• At the Metropolitan Museum of Art this year, one of their big successes has been Kongo: Power and Majesty, which I saw not too long ago. It is indeed an excellent installation and does a good job of not only showcasing beautiful examples of African art in numerous media, but also engaging well with issues such as slavery and post-colonialism with the Portuguese trade of this area from the 1600s to the 1900s. 
  • Another great Met Museum exhibition was Sargent: Portraits of Artists and Friends, not because it was a wonderful installation, but because everyone just loves gazing at and revelling in John Singer Sargent's bravura of a brushstroke. 
  • In contrast, Navigating the West: George Caleb Bingham and the River was not necessarily a beautiful exhibition, but it was very interesting learning more about this 19th-century painter based in Missouri drawn from scientific analysis of his paintings and looking more closely at his contemporary sources. 

I will close this post by noting that I was fortunate to visit a few museums for the first time this year. These were, in no particular order: the Nelson-Atkins in Kansas City; the Barnes Foundation and the Pennsylvania Academy of Fine Arts in Philadelphia; the Galleria Nazionale dell'Arte Moderna in Rome (amazing unknown 19th-century art); the Guildhall Art Gallery in London (Victorian pictures galore!); and Dia:Beacon in upstate New York (whole new appreciation for Sol LeWitt's wall murals). I also had a great research trip to Boston and visited for the first time the Isabella Stewart Gardner Museum and the reconstituted Harvard Art Museums, and revisited for the first time in almost twenty years the Museum of Fine Arts, Boston. Amazing art, collections, installations, and exhibitions in these places...2015 was quite a great year.

Friday, January 1, 2016

Happy 2016!


Another New Year celebration has passed. A year ago our annual New Year's message celebrated not only the welcome of 2015 but our 500th post. This year, it was quite a laid-back celebration. AA and I rang in the new year with our feet up on the coffee table participating in the countdown...and then going to bed. Yes, it was a quiet couple's night for us. Today, however, New Year's Day, we were in SoHo and the East Village for a while walking around. Our 72-degree temperatures of Christmas Eve are long gone...the high today was 43, and it's going to get colder over the next few days, so it was chilly, but good to get out.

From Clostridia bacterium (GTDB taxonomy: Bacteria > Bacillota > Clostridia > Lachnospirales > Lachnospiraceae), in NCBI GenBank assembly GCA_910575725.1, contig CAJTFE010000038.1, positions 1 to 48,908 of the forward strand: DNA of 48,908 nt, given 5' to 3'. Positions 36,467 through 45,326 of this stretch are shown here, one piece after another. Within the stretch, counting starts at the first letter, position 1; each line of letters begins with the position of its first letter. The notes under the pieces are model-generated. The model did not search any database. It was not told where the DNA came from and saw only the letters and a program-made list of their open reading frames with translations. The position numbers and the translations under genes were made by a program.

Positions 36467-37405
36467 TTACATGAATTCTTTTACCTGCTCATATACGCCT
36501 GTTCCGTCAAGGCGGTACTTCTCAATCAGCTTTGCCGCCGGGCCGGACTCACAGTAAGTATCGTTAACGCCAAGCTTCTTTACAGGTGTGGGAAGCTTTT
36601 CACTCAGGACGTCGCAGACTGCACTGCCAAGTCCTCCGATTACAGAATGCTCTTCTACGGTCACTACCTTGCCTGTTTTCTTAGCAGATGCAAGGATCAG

We went to see the new movie Carol with Cate Blanchett and Rooney Mara, who play respectively an older, married mother and a younger aspiring photographer who fall in love during Christmas/New Year's of 1951-52. The movie may seem a little slow, but it is beautifully filmed, and the writing and acting is superb, so the tempo of the storyline is intentional and more realistic as a result. Cate looks stunning in this move, incredibly elegant in her expensive, chic 1950s couture, and Rooney is adorable in her plaids and youthful sweaters. Their characters practically transform into icons from the past. Rooney becomes a dead ringer for Audrey Hepburn, and Cate finds herself somewhere between Deborah Kerr and Grace Kelly. A true love story, it has its crescendo and its heartache. The film delicately handles their sexuality and the controversy of their love, not as normalized, for it would never have been perceived that way in the 1950s, but certainly more as being more consciously in the cultural awareness of the greater NYC area than one might typically assume of lesbianism in the 1950s. Sarah Paulson (best known from her amazing characters on American Horror Story) is excellent as well in her supporting role as Cate's friend and former lover. Overall, this is a movie worth seeing indeed, and will receive a number of nominations if not awards.

Last year I did not change the look or design of bklynbiblio, but I've made some background and color changes this time around. I may update it a few times seasonally, when I have the time. If you read these posts via email or an RSS reader, you can always go directly to http://bklynbiblio.blogspot.com to see the new look and read all of the posts from the past. And so we welcome the year 2016...HAPPY NEW YEAR!!